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Longhair Manx Breed Description

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Breed Organization

TICA Executive Office

The Cat Fanciers' Association

Native Country
United States Of America

Other Names
Cymric, Manx Longhair

Coat Length

Life Expectancy
No Information Available

General Description

They have a cobby body, and an unusually rounded appearance. Cymrics have large and full eyes and have widely spaced ears. Unlike that of the parent Manx breed, the hair of a Cymric is medium-long, dense and well padded over the main body, adding further to the round appearance. All colors and patterns that are accepted for the Manx are accepted for the Cymric. In the breed of Cymrics, four different tail types are produced. The "rumpy" is the most valued for cat show purposes, and is the only show cat type in some organizations. This is a cat born entirely tailless. Instead, rumpies often have a dimple at the base of the spine where the tail would be. Next, there are "rumpy-risers". These cats have a short knob of tail that is made up of one to three vertebrae connected to the spine. "Stumpies" have a short tail stump, up to about 1/3 of a normal tail length. Finally, "longies" or "fully tailed" have tails as long or almost as long as an ordinary cat. It is impossible to predict what tail types will appear in any given litter.

Breed Standard

Head: Of medium size, round and slightly longer than broad. Moderately rounded forehead, pronounced cheekbones, and jowliness. Nose of medium length. Muzzle slightly longer than broad. Definite whisker break. Strong chin.
Eyes: Large and round. Color appropriate to coat color.
Neck: Short and thick.
Body: Compact and cobby. Broad chest. Short back. Rounded rump. Robust bone structure. Solidly muscled.
Paw: Hind legs are much longer than forelegs. Heavily boned. Muscular. Paws round and medium in size.
Tail: Short or absent.
Coat: Semilong, longer on underparts. Very silky texture. Double coat (abundant undercoat). Colors: Same varieties as the Manx (natural colors, tabby patterns, etc.).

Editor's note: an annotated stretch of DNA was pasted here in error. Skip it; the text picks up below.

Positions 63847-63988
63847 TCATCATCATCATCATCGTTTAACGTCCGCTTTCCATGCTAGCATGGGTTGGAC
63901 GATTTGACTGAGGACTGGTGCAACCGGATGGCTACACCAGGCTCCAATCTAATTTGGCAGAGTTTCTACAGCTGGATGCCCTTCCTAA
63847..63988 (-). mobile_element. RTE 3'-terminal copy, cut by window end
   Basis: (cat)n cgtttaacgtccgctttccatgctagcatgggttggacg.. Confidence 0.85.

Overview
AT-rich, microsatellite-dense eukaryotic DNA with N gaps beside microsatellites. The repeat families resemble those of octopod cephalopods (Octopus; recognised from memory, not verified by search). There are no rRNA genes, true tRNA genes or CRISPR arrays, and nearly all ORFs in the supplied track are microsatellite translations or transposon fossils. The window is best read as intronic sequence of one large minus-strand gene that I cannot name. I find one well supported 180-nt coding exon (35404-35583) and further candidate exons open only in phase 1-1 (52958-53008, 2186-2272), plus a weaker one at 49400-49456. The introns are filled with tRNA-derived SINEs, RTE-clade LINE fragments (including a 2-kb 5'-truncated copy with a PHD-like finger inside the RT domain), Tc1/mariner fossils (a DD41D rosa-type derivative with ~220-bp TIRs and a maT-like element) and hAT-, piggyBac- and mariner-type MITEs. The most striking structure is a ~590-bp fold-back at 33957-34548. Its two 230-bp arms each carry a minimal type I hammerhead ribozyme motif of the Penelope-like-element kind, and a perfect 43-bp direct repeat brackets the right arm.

A longhaired, tailless cat from Ireland A specific gene was responsible for the semilong coat of the cats living on the Isle of Man in the Irish Sea. In the 1960s, Canadian breeder Blair Wright and American breeder Leslie Falteisek decided to fix this characteristic and thus create a new longhaired Manx breed, the Cymric (Cymru means Wales in Gaelic). Around 1970, the Canadian Cat Association recognized the breed. Naming it Longhaired Manx, the C.F.A. recognized the breed in 1989. As of this writing, the F.I.Fe has not recognized the Cymric. This breed is almost unknown in Europe.


This is a playful, active, hardy cat. The highly social Cymric readily acceptes strangers and gets along well with other animals. He is also gentle with children. Care is simple. Weekly brushing is sufficient.


The gene that gives the Cymric and Manx their unusual tails can also be lethal. Kittens who inherit two copies of the tailless gene die before birth and are reabsorbed in the womb. Since these kittens make up about 25 percent of all kittens, litters are usually small. Even cats who inherit only one copy of the gene can have what is called Manx syndrome. This can cause spina bifida, gaps in the vertebrae, fused vertebrae, and bowel or bladder dysfunctions. Also, a rabbit-like hop can sometimes be seen in Cymric cats due to the spinal deformity.

Not every Cymric with a short spine has problems or Manx syndrome. It is simply an attribute of the Manx gene, and its expression cannot be entirely prevented. As the problems usually become apparent within the first six months of age, Cymric and Manx kittens are usually kept by breeders until older before being made available.

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